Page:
In the current world we live in, powerful political leaders are constantly in the news. Yet, with all of the campaign promises our leaders guarantee and the positive things they initiate, there, unfortunately, almost always seems to be some form of corruption, lying or abuse of power underneath. You only have to look at the news events of this week to see how power, politics, corruption and lies seem to never go away.
Juan Perón, who served as the President of Argentina three times, is also a man who, while incredibly popular during his terms in office, also had his share of detractors and corruption charges.
Andrew Lloyd Webber and Tim Rice immortalized Perón, and his wife Eva, in the Tony wining musical Evita, and Gary Bartón portrays Perón in the national tour of the show that comes to the Orpheum Theatre this weekend, playing March 1-3.
Bartón is a classically trained actor, singer/songwriter, director and playwright, with a vast resume of stage, TV and film credits. He's also done a lot of research on Juan and Eva to prepare him for this role, and has found, like any person, they had both positive and negative traits.
Bartón sat down in-between tour stops to answer some questions about this show, his character, and the relevance of a musical with poplar, political characterst that's set over a half century ago with our current politically polarized world.
Evita is an award winning musical that has had revivals, tours and even a filmed version yet some people may not have heard of this show. What would you tell them it’s about?
"Evita is about Juan Peron’s rise from the military to President of Argentina… oops, that’s my characters point of view! Evita is about Eva Duarte, a young woman who came from poverty with a chip on her shoulder about those who had money and influence. She used her womanly charms and acting talent to rise up the social ladder until she found a similar man who needed a strong woman’s help to push him toward his own ambitions. With Eva’s help Juan Peron becomes president, but being first lady doesn’t get her the respect and love she needs and craves. In the end she finds that even being adored by the masses isn’t enough. All this takes place with her storyteller/conscience Che feeding her doubts about her motives and prodding her with what the future may think of her."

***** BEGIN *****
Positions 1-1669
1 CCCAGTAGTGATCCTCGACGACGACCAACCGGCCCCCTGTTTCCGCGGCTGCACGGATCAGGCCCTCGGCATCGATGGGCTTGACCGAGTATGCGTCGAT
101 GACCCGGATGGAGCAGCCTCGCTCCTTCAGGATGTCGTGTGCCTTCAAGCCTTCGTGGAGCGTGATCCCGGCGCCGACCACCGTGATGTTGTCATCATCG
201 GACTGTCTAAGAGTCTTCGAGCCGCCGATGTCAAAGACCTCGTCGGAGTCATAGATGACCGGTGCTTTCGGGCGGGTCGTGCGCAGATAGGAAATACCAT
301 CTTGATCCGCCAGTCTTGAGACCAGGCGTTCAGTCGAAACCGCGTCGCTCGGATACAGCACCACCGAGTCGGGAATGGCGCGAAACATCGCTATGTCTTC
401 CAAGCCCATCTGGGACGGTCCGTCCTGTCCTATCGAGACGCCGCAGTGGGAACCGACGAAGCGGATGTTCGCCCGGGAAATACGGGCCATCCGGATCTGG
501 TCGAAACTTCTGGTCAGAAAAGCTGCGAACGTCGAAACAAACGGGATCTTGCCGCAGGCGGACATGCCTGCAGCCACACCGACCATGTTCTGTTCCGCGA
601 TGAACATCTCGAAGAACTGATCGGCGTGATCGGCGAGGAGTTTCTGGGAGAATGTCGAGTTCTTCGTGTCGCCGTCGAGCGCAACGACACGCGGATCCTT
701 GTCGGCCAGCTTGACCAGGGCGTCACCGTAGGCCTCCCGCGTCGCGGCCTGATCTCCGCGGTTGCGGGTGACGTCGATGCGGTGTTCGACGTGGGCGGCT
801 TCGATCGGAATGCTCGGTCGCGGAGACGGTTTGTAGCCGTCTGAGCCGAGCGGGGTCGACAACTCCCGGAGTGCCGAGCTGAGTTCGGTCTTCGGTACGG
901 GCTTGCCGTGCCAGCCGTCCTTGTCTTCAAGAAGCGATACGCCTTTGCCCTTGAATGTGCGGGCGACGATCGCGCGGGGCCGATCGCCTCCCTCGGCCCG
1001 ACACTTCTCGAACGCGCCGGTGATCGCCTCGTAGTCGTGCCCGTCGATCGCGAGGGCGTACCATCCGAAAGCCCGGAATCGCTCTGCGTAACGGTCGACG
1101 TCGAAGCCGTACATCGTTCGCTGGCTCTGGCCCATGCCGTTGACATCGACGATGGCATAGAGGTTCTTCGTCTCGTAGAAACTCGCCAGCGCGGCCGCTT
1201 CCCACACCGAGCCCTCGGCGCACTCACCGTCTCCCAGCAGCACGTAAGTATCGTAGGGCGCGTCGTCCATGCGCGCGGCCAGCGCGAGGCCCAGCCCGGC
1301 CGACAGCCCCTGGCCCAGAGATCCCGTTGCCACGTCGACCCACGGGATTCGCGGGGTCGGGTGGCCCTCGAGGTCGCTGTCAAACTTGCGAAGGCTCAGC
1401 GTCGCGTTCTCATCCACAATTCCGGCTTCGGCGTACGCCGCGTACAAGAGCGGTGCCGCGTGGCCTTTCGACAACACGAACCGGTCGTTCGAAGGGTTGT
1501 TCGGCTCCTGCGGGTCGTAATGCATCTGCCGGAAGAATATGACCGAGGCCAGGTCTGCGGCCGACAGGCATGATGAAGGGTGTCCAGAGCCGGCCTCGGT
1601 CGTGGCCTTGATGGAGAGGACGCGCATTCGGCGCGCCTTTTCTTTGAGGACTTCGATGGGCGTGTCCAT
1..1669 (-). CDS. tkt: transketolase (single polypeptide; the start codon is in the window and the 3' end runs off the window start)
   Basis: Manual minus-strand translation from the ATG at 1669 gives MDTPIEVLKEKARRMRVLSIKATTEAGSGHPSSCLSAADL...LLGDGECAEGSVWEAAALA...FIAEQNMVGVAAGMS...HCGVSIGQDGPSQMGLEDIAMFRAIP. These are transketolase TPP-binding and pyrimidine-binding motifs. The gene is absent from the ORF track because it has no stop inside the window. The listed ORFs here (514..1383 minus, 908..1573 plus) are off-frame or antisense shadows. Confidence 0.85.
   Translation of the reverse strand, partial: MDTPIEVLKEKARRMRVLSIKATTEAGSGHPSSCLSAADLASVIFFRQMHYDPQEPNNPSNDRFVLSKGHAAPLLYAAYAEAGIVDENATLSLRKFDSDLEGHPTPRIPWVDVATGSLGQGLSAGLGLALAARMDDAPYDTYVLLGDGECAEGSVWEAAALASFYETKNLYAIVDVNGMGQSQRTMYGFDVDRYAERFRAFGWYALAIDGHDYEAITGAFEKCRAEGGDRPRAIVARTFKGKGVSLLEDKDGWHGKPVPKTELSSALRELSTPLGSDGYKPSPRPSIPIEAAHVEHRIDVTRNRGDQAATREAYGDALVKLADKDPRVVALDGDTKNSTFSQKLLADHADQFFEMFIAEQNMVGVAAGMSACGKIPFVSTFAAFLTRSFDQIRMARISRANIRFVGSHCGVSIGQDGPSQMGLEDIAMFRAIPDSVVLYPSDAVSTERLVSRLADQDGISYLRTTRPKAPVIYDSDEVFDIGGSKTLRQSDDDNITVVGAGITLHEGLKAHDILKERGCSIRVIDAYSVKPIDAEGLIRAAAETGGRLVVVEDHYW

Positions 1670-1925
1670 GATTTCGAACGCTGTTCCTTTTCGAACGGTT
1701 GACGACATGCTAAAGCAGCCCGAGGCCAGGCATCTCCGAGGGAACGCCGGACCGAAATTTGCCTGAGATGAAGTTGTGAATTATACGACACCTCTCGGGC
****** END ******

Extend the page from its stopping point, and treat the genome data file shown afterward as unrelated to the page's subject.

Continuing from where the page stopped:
Tell us a little about the character you play?
"Juan Peron, came from lower-middle class parents and worked his way up through the military to vice president under a military regime. When they were overthrown he was jailed. When he was released he made a bid for president and enlisted the help of the labor unions. His marriage to a well-known actress Eva Duarte boosted his popularity and led to his election. He was influenced by the fascism of Hitler’s Germany and Mussolini’s Italy when he was military attaché and based there from 1938-1940. Also he learned a lot from the nationalism and socialism that Mussolini spouted. I could go on, but I believe you can only take so much from research as you have to look at what the author’s of the musical/play have determined important or how they strayed from history. So you use what you can. In the musical, he is written to have ambition, but perhaps not as much confidence as history suggests and that he needed Eva to spurn his ambitions and to help him over his own self doubts in order to become President."
What type of research did you do for this show?